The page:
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In these days I'm trying to study a JVM bytecode. I found opcode called FNEG described on wikipedia: use to negate a float. What is it good for? I've tried to do negation of variable in normal Java code and Eclipse reports me error that negation operator is undefined for arguments of type float. So what is it for? How can I use it?

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    Huh? Negation of floats is certainly supported in Java. – Oliver Charlesworth Feb 3 '13 at 14:39
  • How? Eclipse fires me no – user35443 Feb 3 '13 at 14:42
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    "I've tried to do negation of variable in normal Java code and Eclipse reports me error that negation operator is undefined for arguments of type float." Um...it is: pastie.org/6033481 Works a treat. My guess is that you just have a syntax error. If only you'd quoted some code so we could tell you that. :-) – T.J. Crowder Feb 3 '13 at 14:43
  • Oh. I was using different operator..... – user35443 Feb 3 '13 at 14:47
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public class temp {
    public static void main(String[] args) {
        float a = 1.0f;
        a = -a;
        System.out.println(a);
    }
}

javap -c tempgives:

Compiled from "temp.java"
public class temp extends java.lang.Object{
public temp();
  Code:
   0:   aload_0
   1:   invokespecial   #8; //Method java/lang/Object."<init>":()V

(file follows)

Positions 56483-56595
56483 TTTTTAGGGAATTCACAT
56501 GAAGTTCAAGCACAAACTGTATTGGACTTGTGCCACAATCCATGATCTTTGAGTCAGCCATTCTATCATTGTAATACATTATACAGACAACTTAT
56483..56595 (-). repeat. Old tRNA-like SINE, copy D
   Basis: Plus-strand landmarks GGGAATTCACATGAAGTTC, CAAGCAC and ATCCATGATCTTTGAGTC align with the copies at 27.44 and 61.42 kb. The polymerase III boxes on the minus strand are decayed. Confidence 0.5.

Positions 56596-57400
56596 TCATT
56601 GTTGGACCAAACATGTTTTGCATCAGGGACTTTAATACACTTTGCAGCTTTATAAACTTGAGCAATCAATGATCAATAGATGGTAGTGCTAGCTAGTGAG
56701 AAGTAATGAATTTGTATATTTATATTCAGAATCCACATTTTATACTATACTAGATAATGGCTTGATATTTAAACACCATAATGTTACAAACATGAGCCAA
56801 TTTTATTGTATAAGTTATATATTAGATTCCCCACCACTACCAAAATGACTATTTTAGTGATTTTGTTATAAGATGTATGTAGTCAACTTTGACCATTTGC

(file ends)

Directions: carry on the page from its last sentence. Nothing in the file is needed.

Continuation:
4:   return

public static void main(java.lang.String[]);
  Code:
   0:   fconst_1
   1:   fstore_1
   2:   fload_1
   3:   fneg
   4:   fstore_1
   5:   getstatic       #16; //Field java/lang/System.out:Ljava/io/PrintStream;
   8:   fload_1
   9:   invokevirtual   #22; //Method java/io/PrintStream.println:(F)V
   12:  return

}

See 3: for fneg, standard javac.

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  • Oh. I was using different operator. – user35443 Feb 3 '13 at 14:45
  • @user35443 You tried !? Indeed, logical complement is not specified for float. – tb- Feb 3 '13 at 15:01
  • @user35443 +1 There is only one negative operator in any language I can think of - – Peter Lawrey Feb 3 '13 at 20:39
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    @PeterLawrey But Java does have three operators to which the term "negation", used in the question, might reasonably be applied, unary -, ~, and !. It would have helped if the question had included the failing source code. – Patricia Shanahan Feb 3 '13 at 23:20
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    @PatriciaShanahan From the Java tutorial you have - is Unary minus operator; negates an expression and ! is Logical complement operator; inverts the value of a boolean and The unary bitwise complement operator "~" inverts a bit pattern – Peter Lawrey Feb 4 '13 at 8:22

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